By Maggie Brunk ‘12
Headwaters Foundation for Justice has its offices on 21st Avenue, right off Lake Street. The building, an eco-friendly complex, houses a variety of environmental and social justice organizations. Several blocks from Headwaters, on the intersection of South 28th Avenue and East Lake Street, a public library with large glass windows and a certain familiar elegance stands in stark contrast to the pawnshop across the street with its gaudy blue sign. Driving to Headwaters on a Friday morning several weeks ago, I saw fire trucks and police cars surrounding a building; the smoke was thick, but the flamesweregone. The last fire I saw was in rural Wisconsin when my neighbor’s bar nburned down. When I read the Star Tribune the next day, I learned that three children and three adults were killed in the fire.
“My internship with Headwaters...has also acquainted me with parts of the Twin Cities that I would not otherwise have seen—an alternative high school in North Minneapolis, Rondo neighborhood in St. Paul, MayDay Café in Powderhorn Park.”
I was in Minneapolis by chance over winter break when I was called for an interview with Headwaters for the writing and marketing intern position. I ac- cepted immediately, eager for a writing internship that would involve work with a non-profit. Headwaters Foundation for Justice is a philan- thropic organization that gives grants to small grassroots organizations in the Twin Cities. As a human rights concentrator and an English major, an internship gave me access to the world of non-profits that seems so distant from everyday life at Macales- ter and an opportunity to write for a specificaudience. Onmyfirstday, my supervisor told me to write a press release for the NCRP event. Back at my desk, I googled “NCRP” in a panic: “National Committee for Responsive Philanthropy.” Oh of course, I thought, defending my igno- rance with sarcasm. It dawned on me that this internship would con- nect me to the Twin Cities and to the outside world in general. Intern- ships fill in the details of reality that college overlooks. Later in the week, I read Headwaters’ donor profiles, amazed at the number of small non-profit organizations in Minneapolis and St. Paul, some of which I recognized (the Ananya Dance Theatre, for example) and some of which were completely new to me (such as All Parks Alliance for Change, an organization defending residents of mobile home parks).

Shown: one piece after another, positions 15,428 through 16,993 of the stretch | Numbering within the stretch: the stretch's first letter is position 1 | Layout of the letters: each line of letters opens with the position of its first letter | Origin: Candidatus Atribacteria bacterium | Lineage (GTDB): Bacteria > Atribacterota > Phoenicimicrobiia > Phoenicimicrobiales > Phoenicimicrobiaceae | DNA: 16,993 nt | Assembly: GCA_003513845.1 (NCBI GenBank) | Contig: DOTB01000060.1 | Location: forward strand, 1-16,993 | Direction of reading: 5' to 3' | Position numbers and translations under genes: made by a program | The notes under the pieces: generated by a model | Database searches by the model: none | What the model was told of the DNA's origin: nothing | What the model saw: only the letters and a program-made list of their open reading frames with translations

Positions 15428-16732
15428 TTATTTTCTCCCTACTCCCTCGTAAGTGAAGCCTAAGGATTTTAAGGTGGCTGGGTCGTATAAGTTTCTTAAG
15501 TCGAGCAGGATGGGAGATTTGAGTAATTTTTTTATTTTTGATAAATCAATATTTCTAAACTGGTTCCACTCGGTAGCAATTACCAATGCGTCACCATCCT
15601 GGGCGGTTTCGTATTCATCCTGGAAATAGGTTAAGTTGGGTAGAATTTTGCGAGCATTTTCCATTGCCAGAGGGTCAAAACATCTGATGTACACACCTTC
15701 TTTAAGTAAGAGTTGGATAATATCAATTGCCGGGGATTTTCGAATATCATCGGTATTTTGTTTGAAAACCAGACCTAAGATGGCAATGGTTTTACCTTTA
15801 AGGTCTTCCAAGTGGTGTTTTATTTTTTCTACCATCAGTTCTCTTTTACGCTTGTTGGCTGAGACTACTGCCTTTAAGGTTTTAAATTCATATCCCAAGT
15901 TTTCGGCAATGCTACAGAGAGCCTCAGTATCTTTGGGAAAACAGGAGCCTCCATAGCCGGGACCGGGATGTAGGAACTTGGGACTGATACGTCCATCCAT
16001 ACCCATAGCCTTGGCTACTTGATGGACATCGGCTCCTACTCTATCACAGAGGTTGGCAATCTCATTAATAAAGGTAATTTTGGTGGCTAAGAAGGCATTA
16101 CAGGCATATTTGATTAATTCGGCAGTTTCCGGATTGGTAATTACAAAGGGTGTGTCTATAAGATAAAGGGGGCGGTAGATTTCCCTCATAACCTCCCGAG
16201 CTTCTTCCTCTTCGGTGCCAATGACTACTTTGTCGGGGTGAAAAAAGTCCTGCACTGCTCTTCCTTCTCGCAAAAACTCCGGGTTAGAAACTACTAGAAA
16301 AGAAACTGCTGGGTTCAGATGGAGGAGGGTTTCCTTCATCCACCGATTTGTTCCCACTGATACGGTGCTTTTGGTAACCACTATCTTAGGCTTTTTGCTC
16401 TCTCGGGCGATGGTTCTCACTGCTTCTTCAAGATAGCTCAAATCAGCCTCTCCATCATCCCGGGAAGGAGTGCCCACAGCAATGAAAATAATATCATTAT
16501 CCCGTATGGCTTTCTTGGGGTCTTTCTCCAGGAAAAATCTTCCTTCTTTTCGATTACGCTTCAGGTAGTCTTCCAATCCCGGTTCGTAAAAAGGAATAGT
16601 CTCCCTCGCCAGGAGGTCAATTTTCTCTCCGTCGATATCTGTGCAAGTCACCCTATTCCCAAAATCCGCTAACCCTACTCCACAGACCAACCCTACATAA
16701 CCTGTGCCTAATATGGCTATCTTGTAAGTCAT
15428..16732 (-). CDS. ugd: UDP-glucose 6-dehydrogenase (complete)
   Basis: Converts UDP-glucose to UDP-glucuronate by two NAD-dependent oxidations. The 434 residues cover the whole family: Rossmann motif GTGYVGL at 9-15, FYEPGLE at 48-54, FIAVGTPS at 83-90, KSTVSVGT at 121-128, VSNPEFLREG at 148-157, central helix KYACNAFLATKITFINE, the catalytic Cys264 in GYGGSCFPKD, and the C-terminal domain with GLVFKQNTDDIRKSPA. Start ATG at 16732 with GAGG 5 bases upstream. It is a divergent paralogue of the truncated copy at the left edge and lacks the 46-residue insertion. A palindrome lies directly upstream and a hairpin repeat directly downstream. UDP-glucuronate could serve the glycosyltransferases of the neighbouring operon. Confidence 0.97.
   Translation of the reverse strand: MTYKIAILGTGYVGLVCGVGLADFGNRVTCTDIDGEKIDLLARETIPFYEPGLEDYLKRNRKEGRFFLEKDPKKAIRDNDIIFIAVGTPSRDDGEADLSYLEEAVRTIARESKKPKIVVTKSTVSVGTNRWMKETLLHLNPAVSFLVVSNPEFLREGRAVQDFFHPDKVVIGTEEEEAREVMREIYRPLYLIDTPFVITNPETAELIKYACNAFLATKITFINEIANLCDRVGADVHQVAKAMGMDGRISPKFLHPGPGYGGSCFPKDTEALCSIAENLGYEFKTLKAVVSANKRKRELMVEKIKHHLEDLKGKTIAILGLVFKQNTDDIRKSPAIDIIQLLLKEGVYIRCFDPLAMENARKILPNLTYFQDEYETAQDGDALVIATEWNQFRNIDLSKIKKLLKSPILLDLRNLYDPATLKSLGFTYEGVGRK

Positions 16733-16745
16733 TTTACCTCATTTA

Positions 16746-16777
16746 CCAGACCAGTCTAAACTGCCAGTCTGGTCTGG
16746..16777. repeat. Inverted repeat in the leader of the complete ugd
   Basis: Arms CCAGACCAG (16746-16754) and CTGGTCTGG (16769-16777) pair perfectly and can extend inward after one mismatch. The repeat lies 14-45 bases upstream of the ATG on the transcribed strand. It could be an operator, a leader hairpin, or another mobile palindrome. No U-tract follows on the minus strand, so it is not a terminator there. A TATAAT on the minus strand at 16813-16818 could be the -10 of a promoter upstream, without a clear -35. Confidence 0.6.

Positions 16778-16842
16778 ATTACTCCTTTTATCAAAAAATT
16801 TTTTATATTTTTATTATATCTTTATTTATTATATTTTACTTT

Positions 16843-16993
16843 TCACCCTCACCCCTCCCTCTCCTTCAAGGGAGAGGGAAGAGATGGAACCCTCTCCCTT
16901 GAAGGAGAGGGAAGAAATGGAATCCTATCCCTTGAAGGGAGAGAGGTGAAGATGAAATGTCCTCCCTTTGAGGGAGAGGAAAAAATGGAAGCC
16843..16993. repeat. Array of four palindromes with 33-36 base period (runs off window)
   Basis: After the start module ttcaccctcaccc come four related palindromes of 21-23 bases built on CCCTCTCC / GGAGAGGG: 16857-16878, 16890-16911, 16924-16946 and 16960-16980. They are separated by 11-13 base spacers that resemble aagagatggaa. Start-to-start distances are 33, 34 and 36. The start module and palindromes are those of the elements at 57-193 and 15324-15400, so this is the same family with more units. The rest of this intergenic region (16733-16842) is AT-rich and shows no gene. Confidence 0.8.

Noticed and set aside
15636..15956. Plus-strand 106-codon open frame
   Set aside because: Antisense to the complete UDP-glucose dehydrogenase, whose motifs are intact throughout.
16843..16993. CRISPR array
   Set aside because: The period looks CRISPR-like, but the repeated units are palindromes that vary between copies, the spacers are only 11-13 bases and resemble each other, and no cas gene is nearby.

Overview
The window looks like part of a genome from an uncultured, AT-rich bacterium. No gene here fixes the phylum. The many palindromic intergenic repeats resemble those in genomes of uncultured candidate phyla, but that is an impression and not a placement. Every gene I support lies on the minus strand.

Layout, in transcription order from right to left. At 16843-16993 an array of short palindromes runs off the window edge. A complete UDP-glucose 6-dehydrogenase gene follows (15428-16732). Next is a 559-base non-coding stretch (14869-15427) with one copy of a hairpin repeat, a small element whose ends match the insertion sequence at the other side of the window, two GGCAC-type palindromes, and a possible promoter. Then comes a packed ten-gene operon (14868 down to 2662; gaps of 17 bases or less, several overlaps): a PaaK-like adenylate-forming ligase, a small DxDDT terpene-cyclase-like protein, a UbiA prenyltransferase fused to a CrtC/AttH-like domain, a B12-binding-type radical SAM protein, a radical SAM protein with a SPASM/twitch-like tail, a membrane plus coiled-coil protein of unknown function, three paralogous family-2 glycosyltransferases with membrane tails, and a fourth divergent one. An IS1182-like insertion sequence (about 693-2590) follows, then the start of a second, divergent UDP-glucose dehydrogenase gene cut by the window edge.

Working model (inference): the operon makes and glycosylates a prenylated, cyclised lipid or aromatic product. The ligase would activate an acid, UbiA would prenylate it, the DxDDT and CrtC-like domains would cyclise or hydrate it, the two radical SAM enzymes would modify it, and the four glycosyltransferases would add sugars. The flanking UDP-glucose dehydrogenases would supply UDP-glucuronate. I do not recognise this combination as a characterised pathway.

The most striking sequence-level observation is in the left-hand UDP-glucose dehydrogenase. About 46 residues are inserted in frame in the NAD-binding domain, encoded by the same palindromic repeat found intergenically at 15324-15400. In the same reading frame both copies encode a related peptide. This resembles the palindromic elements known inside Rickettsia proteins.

My internship with Headwaters has given me an opportunity to learn about the logistics of non-profit or- ganizations and the structure of grassroots community advocacy. It has also acquainted me with parts of the Twin Cities that I would not otherwise have seen—an alternative high school in North Minneapolis, Rondo neighborhood in St. Paul, MayDay Café in Powderhorn Park. While the press releases and grantee profiles I have written can be placed in a portfolio and experience with Windows Movie Maker and Constant Contact can be listed on a résumé, my personal discovery of the chal- lenges facing communities in the Twin Cities and the non-profits working to help these communities has been equally valuable.